Brian Gutekunst knows what he's doing. He received criticism for drafting Jordan Love and not getting Aaron Rodgers a wide receiver after the Green Bay Packers made the NFC title game in the 2019 season.
Gutekunst had one eye on the long-term future for the Packers. The future is now.
What makes Gutekunst a great general manager is his willingness to make unpopular moves if he believes it's in the team's best interest. Whether it's drafting Love, moving on from Jordy Nelson, or trading Aaron Rodgers, Gutekunst leaves emotion out of it when he's making tough decisions.
In what was supposed to be a rebuilding year, the Packers are two games away from the Super Bowl. This season is a resounding success, no matter what happens on Saturday night. Gutekunst deserves his flowers for constructing this roster and, in particular, making these five moves.
Giving Jordan Love three years to develop
It's the Packers way. Draft a quarterback when you don't need one. Gutekunst was fearless in the 2020 NFL Draft. He could've played it safe by drafting the best available wide receiver. Instead, he risked his job because he felt it was the correct call for the Packers, trading up to take Love.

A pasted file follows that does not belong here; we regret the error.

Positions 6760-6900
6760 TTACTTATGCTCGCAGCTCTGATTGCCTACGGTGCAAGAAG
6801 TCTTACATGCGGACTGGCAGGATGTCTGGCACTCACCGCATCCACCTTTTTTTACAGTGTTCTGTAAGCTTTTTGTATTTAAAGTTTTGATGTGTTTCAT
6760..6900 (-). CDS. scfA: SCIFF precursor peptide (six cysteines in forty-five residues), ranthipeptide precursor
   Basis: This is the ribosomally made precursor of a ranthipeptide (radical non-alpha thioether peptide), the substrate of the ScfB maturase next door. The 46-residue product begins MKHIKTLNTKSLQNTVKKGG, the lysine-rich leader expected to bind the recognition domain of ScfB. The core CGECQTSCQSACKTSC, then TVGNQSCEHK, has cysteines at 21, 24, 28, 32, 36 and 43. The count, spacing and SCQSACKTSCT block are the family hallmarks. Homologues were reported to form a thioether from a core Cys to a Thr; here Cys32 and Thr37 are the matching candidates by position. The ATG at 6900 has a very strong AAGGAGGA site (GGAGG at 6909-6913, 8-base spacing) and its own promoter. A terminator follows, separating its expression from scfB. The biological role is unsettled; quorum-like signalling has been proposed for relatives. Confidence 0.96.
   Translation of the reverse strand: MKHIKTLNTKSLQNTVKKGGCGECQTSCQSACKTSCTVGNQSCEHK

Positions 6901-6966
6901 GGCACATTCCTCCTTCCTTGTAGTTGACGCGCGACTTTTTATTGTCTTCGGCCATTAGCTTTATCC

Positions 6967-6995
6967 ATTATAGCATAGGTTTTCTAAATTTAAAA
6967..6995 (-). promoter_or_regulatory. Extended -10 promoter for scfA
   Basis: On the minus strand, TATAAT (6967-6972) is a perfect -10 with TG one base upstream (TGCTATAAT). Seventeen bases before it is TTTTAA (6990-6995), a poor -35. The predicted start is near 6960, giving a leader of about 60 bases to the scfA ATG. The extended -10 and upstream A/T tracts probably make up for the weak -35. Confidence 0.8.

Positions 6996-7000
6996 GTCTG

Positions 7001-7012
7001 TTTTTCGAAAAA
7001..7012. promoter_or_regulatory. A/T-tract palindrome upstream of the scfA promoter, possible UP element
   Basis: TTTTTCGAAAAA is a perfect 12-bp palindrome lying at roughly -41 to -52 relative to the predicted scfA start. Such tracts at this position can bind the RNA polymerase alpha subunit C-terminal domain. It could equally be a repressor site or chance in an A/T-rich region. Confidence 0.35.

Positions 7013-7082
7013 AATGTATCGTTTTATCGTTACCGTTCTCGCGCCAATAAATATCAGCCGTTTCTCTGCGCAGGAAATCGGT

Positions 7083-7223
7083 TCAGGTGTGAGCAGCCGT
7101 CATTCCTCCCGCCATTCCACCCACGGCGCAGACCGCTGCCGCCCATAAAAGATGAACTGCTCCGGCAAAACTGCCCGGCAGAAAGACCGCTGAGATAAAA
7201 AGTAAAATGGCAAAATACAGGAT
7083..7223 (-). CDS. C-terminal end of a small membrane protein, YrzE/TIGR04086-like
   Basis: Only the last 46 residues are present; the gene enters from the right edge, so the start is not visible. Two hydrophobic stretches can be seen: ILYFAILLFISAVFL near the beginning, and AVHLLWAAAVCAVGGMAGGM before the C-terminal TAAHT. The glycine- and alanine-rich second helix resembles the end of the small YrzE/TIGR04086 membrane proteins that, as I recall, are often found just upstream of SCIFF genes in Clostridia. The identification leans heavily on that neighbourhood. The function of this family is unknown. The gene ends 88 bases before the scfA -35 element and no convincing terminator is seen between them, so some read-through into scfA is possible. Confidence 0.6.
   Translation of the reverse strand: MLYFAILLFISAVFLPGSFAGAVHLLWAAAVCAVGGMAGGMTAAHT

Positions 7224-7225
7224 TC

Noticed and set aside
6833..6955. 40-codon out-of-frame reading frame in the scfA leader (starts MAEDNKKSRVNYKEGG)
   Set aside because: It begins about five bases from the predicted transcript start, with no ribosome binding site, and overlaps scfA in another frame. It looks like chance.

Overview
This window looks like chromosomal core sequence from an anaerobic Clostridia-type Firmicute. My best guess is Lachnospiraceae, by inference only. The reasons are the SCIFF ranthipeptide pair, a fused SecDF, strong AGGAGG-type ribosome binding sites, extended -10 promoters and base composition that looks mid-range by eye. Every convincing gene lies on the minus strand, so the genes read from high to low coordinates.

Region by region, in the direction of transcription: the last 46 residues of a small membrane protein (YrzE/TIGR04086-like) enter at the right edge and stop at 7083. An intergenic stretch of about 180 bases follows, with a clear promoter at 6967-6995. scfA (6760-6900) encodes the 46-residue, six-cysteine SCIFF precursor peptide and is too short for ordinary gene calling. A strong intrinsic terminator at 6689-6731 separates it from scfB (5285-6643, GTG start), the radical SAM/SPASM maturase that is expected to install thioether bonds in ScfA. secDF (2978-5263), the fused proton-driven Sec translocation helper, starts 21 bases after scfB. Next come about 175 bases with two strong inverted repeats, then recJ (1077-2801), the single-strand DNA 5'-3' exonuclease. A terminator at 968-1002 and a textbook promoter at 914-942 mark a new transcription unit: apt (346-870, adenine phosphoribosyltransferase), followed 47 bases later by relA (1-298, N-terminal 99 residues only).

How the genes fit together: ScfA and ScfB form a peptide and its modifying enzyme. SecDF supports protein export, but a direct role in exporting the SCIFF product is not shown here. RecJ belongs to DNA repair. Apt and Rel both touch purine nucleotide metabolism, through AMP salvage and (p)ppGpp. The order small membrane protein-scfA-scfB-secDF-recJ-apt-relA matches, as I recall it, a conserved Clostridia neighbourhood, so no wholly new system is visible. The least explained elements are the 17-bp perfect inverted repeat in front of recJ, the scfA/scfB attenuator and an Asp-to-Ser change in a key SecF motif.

Love would get time to sit. He needed time.
"Love is a raw prospect who will need some time to develop. There is risk with him, but the payoff could be huge," wrote NFL Network's Daniel Jeremiah before the 2020 NFL Draft.
It's what made the decision to draft him so smart. Risky? Sure. Love may never have become a quality starter. But you have to take a shot on a quarterback at some point, so why not do it when you don't need one?
Love wasn't ready to start early in his NFL career, but he didn't need to. While developing, he had a front-row seat to Aaron Rodgers' consecutive MVP campaigns, creating the perfect environment to learn.
Love had the traits and wow moments you couldn't teach, but he needed a lot of work to reach his potential. His near-perfect display in last week's NFC Wild Card Round is the reward for Love's hard work, the Packers' patience, and Gutekunst's brave decision on draft day.